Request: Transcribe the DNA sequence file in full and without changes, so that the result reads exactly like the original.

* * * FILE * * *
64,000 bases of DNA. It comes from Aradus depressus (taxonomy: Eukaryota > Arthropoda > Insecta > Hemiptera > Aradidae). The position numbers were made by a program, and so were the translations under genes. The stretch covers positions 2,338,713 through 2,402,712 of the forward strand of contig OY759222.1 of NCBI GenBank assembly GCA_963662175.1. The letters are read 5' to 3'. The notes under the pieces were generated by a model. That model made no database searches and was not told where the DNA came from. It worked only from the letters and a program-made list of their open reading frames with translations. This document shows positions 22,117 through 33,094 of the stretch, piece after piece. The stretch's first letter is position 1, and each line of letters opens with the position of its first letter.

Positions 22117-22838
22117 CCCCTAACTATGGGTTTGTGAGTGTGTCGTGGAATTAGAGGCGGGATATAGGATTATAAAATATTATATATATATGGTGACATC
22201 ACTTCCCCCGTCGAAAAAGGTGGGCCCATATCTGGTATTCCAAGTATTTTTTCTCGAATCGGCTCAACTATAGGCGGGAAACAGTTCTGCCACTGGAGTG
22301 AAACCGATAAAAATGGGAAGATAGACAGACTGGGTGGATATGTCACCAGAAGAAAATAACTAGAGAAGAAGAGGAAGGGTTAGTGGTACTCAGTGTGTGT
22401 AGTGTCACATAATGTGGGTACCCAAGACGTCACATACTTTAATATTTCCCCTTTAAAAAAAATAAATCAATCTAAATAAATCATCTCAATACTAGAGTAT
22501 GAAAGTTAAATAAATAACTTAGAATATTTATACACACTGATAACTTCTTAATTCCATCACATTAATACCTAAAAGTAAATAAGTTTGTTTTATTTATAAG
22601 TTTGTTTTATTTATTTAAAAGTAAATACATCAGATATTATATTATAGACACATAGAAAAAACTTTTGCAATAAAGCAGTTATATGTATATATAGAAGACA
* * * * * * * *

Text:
64,000 bases of DNA. It comes from Aradus depressus (taxonomy: Eukaryota > Arthropoda > Insecta > Hemiptera > Aradidae). The position numbers were made by a program, and so were the translations under genes. The stretch covers positions 2,338,713 through 2,402,712 of the forward strand of contig OY759222.1 of NCBI GenBank assembly GCA_963662175.1. The letters are read 5' to 3'. The notes under the pieces were generated by a model. That model made no database searches and was not told where the DNA came from. It worked only from the letters and a program-made list of their open reading frames with translations. This document shows positions 22,117 through 33,094 of the stretch, piece after piece. The stretch's first letter is position 1, and each line of letters opens with the position of its first letter.

Positions 22117-22838
22117 CCCCTAACTATGGGTTTGTGAGTGTGTCGTGGAATTAGAGGCGGGATATAGGATTATAAAATATTATATATATATGGTGACATC
22201 ACTTCCCCCGTCGAAAAAGGTGGGCCCATATCTGGTATTCCAAGTATTTTTTCTCGAATCGGCTCAACTATAGGCGGGAAACAGTTCTGCCACTGGAGTG
22301 AAACCGATAAAAATGGGAAGATAGACAGACTGGGTGGATATGTCACCAGAAGAAAATAACTAGAGAAGAAGAGGAAGGGTTAGTGGTACTCAGTGTGTGT
22401 AGTGTCACATAATGTGGGTACCCAAGACGTCACATACTTTAATATTTCCCCTTTAAAAAAAATAAATCAATCTAAATAAATCATCTCAATACTAGAGTAT
22501 GAAAGTTAAATAAATAACTTAGAATATTTATACACACTGATAACTTCTTAATTCCATCACATTAATACCTAAAAGTAAATAAGTTTGTTTTATTTATAAG
22601 TTTGTTTTATTTATTTAAAAGTAAATACATCAGATATTATATTATAGACACATAGAAAAAACTTTTGCAATAAAGCAGTTATATGTATATATAGAAGACA